BT: When I was watching your film, I found myself thinking that there is something Shakespearian in it when you look at the characters and their motivations. Did you draw from Shakespeare or any other influences?
JC: Of course I am a fan of Shakespeare, but I am a fan in a way that I can never really accept him; I can never compare what I have done to what he has done. Shakespearian usually means that there is a drama that becomes a little bit bigger than life and ordinary occurrences. In that sense, I accept that there is a Shakespearian flavor to the story, but I don’t know if the themes are necessarily Shakespearian. I appreciate the comparison, though, and see it as a compliment.
BT: You don’t seem to worry about changing styles in your film—whether it is using captions, displaying information on the screen, or going back to the classic way of making films, it is very interesting how you blend these styles together so easily.
JC: It’s a result of the frustration that I have felt with my previous films where they did not allow me to really bring every idea that I had to the screen. There was always a certain formality to the way a story had to be told on film, and rigidity would leave out too many good ideas. With this film, we somehow found the freedom to mix styles and to ignore any kind of formal restrictions. We call them “footnotes” within the film, just like the footnotes in a text allow you to sway away from the main text and sometimes change your style or expand on something simply because you think its interesting or it takes the film in a different direction. I wanted to feel free to give the audience anything that I thought would enrich their involvement with this story.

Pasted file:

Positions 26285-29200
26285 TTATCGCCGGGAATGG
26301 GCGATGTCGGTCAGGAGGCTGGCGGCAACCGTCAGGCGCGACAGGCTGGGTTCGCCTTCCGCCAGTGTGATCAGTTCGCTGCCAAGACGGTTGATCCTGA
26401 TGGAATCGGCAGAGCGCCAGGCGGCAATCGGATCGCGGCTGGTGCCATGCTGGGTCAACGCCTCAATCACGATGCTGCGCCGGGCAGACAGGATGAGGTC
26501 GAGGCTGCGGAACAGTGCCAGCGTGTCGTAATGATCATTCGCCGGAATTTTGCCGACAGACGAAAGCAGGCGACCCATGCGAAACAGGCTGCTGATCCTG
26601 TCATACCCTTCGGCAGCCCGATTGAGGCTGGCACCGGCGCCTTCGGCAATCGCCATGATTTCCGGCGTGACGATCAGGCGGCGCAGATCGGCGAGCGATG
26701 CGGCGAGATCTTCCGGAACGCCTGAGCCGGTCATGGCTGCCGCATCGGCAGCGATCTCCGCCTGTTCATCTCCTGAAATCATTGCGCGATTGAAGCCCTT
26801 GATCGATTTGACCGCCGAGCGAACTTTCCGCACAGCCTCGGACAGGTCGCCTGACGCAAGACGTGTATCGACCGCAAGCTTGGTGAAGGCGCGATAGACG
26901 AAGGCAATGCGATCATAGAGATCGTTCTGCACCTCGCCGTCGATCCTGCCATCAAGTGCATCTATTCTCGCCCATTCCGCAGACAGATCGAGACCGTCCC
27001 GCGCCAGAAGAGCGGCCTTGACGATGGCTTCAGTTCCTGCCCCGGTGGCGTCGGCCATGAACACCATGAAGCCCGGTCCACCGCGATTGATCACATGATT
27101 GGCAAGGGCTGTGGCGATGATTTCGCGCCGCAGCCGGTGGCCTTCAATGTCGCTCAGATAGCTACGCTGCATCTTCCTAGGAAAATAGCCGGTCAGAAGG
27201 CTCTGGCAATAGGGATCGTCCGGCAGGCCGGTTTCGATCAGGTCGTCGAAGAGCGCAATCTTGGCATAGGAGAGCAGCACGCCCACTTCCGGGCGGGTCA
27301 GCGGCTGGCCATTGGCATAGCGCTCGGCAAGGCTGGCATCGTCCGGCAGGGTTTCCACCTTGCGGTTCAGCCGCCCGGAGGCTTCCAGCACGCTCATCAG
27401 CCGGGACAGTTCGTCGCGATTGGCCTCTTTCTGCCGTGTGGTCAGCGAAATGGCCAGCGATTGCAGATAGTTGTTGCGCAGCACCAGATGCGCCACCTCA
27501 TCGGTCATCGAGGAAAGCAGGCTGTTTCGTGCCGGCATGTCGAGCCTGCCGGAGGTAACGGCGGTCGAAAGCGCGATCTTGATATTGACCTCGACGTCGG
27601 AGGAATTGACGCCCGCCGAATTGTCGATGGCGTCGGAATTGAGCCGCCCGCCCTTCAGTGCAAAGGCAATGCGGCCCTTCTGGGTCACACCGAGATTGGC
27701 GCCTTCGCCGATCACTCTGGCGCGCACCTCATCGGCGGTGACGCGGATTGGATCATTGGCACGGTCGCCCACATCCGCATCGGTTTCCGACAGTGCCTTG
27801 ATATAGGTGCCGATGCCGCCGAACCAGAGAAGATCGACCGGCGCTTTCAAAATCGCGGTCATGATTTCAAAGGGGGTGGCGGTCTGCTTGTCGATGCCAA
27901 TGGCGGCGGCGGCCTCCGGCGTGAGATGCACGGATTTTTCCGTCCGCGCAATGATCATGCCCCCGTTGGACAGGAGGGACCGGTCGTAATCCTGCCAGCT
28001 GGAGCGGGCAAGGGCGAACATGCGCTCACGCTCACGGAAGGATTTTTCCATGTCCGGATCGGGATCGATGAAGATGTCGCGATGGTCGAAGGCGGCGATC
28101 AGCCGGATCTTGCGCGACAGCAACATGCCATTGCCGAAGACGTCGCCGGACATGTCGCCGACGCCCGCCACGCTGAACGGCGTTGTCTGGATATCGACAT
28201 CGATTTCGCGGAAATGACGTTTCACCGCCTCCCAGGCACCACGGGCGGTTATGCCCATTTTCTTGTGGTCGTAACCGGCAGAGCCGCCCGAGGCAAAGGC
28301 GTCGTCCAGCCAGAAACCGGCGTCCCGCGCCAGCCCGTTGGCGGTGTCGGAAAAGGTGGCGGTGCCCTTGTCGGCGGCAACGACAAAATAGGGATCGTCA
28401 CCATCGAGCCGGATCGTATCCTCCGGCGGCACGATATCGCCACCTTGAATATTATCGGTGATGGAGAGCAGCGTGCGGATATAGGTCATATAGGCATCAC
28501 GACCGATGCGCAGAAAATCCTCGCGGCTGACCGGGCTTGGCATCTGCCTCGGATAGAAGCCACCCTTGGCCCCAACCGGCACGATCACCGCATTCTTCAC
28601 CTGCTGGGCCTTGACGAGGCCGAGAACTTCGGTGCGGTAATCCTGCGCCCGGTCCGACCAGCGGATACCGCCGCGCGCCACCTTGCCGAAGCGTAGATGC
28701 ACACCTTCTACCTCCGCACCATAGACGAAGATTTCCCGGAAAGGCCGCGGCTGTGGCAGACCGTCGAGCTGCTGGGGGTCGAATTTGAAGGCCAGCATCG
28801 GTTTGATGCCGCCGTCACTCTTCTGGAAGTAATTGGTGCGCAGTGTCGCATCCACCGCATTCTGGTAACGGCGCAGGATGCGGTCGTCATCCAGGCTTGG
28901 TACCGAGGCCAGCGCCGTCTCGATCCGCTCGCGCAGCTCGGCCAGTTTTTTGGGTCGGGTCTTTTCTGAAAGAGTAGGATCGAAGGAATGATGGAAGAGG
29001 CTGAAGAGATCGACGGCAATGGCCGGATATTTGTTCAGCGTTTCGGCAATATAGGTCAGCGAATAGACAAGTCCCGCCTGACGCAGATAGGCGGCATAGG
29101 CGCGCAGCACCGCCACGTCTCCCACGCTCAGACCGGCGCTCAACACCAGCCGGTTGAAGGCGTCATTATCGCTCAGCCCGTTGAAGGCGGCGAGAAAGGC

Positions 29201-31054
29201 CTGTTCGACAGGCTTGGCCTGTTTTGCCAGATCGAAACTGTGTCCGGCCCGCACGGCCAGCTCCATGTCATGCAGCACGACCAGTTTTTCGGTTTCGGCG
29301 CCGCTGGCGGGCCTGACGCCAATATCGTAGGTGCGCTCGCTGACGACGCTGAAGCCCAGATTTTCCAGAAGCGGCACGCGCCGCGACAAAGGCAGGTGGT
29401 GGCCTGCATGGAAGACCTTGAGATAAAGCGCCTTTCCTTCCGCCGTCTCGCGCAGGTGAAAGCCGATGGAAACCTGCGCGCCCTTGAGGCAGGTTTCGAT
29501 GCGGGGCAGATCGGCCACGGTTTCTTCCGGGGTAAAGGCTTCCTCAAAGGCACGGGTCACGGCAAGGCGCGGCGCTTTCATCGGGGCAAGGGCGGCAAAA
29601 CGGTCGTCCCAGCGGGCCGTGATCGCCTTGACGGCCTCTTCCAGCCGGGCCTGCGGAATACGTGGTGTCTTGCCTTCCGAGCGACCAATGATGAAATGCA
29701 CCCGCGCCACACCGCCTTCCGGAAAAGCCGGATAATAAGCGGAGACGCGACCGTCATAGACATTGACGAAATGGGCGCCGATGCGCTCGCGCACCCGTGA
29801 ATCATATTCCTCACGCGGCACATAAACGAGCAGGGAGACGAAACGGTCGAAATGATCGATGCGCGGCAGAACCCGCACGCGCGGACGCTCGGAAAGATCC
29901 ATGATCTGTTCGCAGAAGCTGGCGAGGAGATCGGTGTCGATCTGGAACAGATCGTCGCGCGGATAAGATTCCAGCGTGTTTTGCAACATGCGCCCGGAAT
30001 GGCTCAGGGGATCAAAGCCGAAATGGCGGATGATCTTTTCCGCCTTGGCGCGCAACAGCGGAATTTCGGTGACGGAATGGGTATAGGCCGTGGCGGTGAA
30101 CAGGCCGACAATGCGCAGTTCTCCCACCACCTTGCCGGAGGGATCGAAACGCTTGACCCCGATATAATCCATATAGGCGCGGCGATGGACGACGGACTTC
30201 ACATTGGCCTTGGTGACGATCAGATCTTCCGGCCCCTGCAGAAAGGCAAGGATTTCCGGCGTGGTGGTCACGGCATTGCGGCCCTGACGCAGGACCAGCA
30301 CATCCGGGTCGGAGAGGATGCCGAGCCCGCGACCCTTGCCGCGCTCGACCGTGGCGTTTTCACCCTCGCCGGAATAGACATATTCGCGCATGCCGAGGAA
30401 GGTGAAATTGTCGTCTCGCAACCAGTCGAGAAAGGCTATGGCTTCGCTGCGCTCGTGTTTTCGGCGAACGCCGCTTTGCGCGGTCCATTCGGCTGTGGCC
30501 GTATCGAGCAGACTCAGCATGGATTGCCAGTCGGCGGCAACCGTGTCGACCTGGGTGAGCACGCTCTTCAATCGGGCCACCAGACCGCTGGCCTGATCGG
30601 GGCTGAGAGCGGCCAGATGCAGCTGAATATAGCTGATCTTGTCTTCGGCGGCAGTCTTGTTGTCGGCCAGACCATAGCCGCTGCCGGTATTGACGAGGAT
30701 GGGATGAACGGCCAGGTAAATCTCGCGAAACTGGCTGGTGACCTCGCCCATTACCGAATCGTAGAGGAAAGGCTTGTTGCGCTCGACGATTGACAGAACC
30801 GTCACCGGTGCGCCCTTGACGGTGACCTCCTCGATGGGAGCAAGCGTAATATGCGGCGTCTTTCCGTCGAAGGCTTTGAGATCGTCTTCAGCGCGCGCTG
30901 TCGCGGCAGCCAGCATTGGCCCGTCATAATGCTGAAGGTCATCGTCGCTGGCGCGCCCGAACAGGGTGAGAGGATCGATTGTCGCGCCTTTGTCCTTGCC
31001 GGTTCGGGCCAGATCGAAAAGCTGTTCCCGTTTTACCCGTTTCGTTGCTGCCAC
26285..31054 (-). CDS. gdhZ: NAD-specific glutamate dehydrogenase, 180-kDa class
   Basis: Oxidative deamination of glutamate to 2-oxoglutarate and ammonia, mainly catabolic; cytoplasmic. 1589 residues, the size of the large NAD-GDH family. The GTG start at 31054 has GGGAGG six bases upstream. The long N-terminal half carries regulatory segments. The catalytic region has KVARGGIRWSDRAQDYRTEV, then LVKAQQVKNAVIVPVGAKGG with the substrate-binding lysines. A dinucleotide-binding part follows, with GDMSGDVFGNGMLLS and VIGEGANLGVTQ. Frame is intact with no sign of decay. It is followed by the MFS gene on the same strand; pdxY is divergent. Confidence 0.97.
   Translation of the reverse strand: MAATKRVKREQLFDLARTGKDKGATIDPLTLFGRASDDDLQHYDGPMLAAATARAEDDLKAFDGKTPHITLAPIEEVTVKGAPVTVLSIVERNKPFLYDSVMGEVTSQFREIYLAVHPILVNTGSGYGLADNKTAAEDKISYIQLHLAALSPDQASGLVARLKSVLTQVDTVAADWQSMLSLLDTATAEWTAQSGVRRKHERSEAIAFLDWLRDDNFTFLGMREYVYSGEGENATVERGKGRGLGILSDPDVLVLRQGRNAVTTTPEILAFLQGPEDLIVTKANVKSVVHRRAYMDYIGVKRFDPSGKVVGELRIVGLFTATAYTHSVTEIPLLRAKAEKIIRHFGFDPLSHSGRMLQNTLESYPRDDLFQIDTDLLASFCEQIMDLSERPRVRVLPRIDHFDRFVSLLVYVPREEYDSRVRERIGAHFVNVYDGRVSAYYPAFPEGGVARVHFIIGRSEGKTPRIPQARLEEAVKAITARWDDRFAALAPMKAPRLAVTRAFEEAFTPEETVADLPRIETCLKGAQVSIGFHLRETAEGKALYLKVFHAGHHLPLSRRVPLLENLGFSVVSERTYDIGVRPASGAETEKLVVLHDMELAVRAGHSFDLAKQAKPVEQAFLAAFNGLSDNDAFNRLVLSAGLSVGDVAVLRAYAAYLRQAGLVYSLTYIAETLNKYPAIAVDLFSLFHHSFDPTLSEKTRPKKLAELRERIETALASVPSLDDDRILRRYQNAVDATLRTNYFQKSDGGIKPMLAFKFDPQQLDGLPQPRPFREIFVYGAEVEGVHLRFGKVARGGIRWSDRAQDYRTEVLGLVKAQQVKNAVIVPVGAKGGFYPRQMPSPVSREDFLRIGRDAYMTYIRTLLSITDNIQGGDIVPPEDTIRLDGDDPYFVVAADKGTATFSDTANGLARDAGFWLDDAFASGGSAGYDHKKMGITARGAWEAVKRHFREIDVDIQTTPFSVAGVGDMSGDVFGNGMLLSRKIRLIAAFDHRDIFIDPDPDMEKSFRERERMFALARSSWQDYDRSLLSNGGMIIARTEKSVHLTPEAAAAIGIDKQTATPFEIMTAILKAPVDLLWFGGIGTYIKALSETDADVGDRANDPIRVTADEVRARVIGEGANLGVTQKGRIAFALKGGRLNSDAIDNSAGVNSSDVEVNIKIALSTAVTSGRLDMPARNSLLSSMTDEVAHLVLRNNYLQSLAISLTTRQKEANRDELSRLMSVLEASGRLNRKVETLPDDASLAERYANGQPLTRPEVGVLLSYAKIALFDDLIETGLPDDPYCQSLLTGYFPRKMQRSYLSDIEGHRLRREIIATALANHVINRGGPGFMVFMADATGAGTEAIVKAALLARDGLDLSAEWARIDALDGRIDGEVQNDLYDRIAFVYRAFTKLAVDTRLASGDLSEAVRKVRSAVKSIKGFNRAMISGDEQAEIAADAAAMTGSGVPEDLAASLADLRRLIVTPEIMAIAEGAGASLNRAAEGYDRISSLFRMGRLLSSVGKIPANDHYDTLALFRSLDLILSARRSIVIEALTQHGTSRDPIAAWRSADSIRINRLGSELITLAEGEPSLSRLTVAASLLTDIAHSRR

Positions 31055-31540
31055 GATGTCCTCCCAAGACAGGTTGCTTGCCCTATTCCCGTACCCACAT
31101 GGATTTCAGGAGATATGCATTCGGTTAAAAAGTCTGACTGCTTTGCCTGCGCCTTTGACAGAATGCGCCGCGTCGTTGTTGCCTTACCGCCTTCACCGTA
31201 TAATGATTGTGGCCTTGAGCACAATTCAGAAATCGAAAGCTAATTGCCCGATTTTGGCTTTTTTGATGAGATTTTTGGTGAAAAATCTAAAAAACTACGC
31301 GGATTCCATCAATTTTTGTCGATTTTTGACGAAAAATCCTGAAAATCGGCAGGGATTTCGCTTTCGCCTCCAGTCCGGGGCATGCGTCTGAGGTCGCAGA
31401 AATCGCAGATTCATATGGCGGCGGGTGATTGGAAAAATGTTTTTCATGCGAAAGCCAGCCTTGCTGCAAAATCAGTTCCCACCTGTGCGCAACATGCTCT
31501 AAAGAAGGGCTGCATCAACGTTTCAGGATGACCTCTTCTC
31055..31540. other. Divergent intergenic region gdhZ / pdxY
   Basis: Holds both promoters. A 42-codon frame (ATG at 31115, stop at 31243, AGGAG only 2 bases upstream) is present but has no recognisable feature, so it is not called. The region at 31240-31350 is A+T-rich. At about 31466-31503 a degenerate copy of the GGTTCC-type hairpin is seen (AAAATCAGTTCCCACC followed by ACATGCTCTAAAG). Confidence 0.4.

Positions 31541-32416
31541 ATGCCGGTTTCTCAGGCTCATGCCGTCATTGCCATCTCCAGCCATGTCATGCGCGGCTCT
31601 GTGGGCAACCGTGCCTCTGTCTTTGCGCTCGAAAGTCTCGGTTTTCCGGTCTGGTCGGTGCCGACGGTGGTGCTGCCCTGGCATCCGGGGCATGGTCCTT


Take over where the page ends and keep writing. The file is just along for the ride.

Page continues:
BT: How has being nominated for best Foreign Language Film Award helped the film so far, and what would win the award do for you?
JC: I don’t know about winning, but so far it is clearly very good for the film because more people are aware of the film. That is probably the best way to regard these awards, because some of the other sides are sometimes embarrassing. Just like how the film itself demonstrates, an award can have two sides to it. On the one hand, it’s something that you are very proud of but, on the other hand, there is always something a little embarrassing about needing an award and admitting that it is something important to you—though I think it is very good for a film that otherwise would not get this kind of attention.
BT: Any new projects lined up?
JC: I am working on something, but it is so hard to talk about a film that is in early production because there isn’t much to share.
BT: That’s understandable. Good luck, and thank you so much for your time.